In Depth

Can anyone beat odds-on favourite Andy Murray to SPOTY?

The shortlist of 16 is dominated by stars of Team GB after this summers Olympics and Paralympics, with Murray clear favourite

The BBC announced on Monday evening the 16-athlete shortlist for the 2016 BBC Sports Personality of the Year award and as expected it is dominated by the nation's Olympic stars. 

All but three of the nominees - footballers Jamie Vardy and Gareth Bale and US Open winning golfer Danny Willett - starred for Britain in this summer's Olympics and Paralympics (Willett was part of the team but did not win a medal). Team GB enjoyed a sensational summer in Rio, winning 27 Olympic golds out of a total of 67 medals, with the Paralympians putting in their best performance since 1988, claiming 64 golds and 147 medals.

Among those to win gold was tennis star Andy Murray, who triumphed in the men's singles. But that was just one gong he won during the greatest year of his career, which also featured success at Wimbledon and becoming the world number one for the first time. 

Unsurprisingly, he's the bookies' favourite at 1-6 to win the award for the third time in four years having also been crowned SPOTY in 2013 and 2015.

Murray's stiffest competition is likely to come from Alistair Brownlee, says the Daily Telegraph, after he retained the men’s Olympic triathlon title and won almost as many plaudits for his "decision to offer his half-delirious younger brother Jonny his shoulder", helping him across the finish line at the final of the World Triathlon Series in Mexico in September. 

The bookmakers have installed Brownlee at second favourite (7-1) with cyclist Laura Kenny and athlete Mo Farah battling it out for third. She and her new husband Jason Kenny are the first married couple to make the SPOTY shortlist having won five gold medals between them at the Rio Olympics.

Among the notable omissions from the list, in the opinion of The Guardian, are cyclists Bradley Wiggins, who became the most decorated British athlete in Olympic history in Rio, and Chris Froome, who won a third Tour de France title in July (and an Olympic bronze medal).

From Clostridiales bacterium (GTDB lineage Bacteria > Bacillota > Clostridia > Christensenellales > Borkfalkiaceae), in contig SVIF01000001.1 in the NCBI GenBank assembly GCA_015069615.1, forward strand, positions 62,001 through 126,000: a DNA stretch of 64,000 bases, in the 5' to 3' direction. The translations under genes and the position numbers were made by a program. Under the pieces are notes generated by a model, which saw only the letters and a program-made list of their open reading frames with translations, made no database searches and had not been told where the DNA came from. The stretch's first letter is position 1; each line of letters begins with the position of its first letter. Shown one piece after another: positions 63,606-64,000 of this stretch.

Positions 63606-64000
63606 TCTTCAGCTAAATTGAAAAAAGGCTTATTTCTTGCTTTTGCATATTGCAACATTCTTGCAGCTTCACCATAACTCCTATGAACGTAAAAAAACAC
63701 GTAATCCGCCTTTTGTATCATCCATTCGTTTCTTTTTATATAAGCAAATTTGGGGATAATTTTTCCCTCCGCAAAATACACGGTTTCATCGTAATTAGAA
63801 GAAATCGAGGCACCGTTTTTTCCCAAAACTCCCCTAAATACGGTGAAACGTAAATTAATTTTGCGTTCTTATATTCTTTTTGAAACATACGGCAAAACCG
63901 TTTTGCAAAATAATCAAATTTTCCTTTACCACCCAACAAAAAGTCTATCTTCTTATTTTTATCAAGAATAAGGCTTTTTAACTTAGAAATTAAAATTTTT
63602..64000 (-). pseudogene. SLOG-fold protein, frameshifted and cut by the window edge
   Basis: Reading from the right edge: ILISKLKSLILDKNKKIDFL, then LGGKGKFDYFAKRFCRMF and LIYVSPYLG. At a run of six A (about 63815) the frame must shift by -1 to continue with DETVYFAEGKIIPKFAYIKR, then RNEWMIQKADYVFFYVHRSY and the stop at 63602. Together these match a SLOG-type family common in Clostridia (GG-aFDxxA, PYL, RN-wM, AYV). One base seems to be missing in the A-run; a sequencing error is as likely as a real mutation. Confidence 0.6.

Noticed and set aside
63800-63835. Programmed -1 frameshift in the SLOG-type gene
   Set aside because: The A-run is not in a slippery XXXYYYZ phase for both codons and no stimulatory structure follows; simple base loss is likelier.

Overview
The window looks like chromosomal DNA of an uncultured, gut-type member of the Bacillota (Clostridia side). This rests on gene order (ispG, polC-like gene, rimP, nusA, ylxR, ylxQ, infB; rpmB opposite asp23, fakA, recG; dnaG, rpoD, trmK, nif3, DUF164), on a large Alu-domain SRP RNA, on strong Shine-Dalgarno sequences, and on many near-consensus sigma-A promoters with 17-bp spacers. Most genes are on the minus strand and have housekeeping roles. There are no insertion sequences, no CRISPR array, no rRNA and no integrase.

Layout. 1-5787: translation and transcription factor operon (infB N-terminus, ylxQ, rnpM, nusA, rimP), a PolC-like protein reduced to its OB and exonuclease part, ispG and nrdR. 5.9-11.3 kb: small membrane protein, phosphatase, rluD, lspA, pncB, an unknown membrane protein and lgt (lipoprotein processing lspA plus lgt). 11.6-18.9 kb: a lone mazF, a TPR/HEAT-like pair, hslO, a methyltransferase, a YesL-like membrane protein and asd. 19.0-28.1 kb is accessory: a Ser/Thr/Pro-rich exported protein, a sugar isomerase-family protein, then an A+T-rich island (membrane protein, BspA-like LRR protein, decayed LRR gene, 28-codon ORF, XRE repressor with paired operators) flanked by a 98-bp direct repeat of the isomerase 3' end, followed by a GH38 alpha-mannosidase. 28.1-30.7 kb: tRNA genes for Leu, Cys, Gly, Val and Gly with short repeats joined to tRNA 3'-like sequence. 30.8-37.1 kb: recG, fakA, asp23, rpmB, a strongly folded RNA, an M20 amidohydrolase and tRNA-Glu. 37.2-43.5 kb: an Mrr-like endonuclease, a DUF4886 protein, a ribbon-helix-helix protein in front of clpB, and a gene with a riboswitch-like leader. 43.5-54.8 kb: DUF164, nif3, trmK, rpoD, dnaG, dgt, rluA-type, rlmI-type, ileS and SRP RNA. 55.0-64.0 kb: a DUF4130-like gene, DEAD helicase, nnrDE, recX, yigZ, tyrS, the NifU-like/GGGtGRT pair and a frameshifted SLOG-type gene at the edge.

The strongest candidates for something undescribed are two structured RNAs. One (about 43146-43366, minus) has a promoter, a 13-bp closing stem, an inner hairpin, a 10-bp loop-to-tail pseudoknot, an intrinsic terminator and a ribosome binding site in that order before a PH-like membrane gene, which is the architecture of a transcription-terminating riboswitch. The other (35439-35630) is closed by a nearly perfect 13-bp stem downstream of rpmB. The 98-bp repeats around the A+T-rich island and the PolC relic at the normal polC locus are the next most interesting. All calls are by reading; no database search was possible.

In addition, some will be disappointed not to see boxer Chris Frampton, who became the first two division world champion in the history of Northern Ireland, and The Times is surprised at the exclusion of England rugby start Maro Itoje, who inspired England to their first Six Nations Grand Slam for 13 years and was also instrumental in helping his club, Saracens, become European Cup champions. 

In contrast eyebrows might be raised at the inclusion of Gareth Bale, who plays his club football for Real Madrid and barely set foot in Britain in 2016. He is Welsh, however, and was part of the side that put England to shame at Euro 2016 by making it to the semi-finals of the tournament.

The winner will be announced at a star-studded ceremony hosted by Gary Lineker and Claire Balding on 18 December with the public able to vote for their favourite by phone and online during the live show.

The nominees and odds are:

Andy Murray - Tennis - 1-6

Alistair Brownlee - Triathlon - 7-1

Laura Kenny - Cycling - 20-1

Mo Farah - Athletics - 20-1

Gareth Bale - Football - 33-1

Jason Kenny - Cycling - 66-1

Nick Skelton - Equestrian - 66-1

Jamie Vardy - Football - 66-1

Max Whitlock - Gymnastics - 66-1

Nicola Adams - Boxing - 100-1

Adam Peaty - Swimming - 100-1

Dame Sarah Storey - Cycling - 100-1

Danny Willett - Golf - 150-1

Sophie Christiansen - Equestrian - 250-1

Kadeena Cox - Athletics/Cycling  - 250-1

Kate Richardson-Walsh - Hockey - 250-1

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